Also, when I moved from WA to SD, I was surprised to see red squirrels here. I’d only ever seen gray ones before.

  4. I often miss squirrels. (A few of them made it over the ocean to Cape Town, but not to Joburg. I guess we’re too far inland?) But maybe I should rethink that feeling.

  5. I’m just north of San Francisco and it used to be all grey foxes here, now there plenty of brown along with a few black and a handful of white, albino?

  6. That squirrel totally deserved it, haha.

    Good that you can take Baby D. to the park. In Spain it was not allowed. Now they’re allowing children to go out for I think a specific amount of time from April 27th on.

    1. Yes, it feels so good to get out, if only for an hour or two. And the air is unbelievably clear. A lot of hiking trails, the beaches, and National Parks are closed, but the little local ones are available for walking, biking, scooters, skateboards, and soccer balls.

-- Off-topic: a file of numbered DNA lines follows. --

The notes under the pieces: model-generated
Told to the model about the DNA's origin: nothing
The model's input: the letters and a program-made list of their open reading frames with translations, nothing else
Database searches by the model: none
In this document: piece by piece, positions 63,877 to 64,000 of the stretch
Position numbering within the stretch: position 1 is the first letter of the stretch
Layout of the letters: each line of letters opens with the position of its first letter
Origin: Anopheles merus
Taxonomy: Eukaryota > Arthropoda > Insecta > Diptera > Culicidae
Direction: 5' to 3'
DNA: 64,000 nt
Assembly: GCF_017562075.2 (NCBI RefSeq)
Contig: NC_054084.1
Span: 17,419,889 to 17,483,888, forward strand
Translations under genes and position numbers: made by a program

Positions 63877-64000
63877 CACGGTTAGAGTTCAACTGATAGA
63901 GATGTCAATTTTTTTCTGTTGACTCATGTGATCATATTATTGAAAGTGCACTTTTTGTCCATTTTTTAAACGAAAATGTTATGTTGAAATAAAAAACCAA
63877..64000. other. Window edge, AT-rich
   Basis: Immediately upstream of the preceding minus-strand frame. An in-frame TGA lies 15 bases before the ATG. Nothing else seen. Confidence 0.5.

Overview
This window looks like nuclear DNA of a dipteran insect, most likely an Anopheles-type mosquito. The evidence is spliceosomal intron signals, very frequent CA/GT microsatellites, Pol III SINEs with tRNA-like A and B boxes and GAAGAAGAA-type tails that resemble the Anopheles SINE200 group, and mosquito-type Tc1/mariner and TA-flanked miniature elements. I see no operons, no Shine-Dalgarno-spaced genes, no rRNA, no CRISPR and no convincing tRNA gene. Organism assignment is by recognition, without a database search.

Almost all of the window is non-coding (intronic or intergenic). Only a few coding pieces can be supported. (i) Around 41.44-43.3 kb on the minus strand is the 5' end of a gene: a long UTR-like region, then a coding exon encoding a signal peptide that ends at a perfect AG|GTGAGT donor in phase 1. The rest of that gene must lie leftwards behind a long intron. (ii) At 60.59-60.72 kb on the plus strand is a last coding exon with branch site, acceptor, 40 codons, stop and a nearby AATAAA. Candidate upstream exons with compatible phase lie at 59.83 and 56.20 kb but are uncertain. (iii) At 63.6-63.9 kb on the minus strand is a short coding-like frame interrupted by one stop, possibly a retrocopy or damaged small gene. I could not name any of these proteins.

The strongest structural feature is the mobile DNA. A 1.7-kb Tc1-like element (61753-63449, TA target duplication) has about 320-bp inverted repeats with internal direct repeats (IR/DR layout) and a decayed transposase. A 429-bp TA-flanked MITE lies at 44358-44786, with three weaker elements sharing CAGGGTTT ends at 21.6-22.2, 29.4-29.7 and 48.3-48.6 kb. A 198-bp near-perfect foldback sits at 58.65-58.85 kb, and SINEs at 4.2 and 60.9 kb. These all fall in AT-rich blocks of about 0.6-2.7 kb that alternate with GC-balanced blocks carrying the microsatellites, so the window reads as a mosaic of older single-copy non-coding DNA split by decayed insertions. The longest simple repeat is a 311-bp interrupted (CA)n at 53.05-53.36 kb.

7. I’m late to comment, but your “Invasive Dick Squirrel” name for the pests made me literally laugh out loud. As you know, I’m also dealing with squirrel problems. When I googled about various squirrel remedies for my garden bed, ‘get a dog’ was one of them (and throw their feces on it). I would love to get a dog just so I can see it frighten the shit out of the squirrels near my house. Relish in that glory, Autumn!

    I got some all natural pellets with garlic, cayenne pepper, and all sorts of other smells squirrels hate. Crossing fingers it works!

    1. Ooooo, let me know how those pellets work. Some people put hot sauce on their flowering bulbs, but apparently squirrels did not care.

      They were all, “Cinco de Mayo! Let’s party!” and ate them up.

If you liked this, let the white girl know!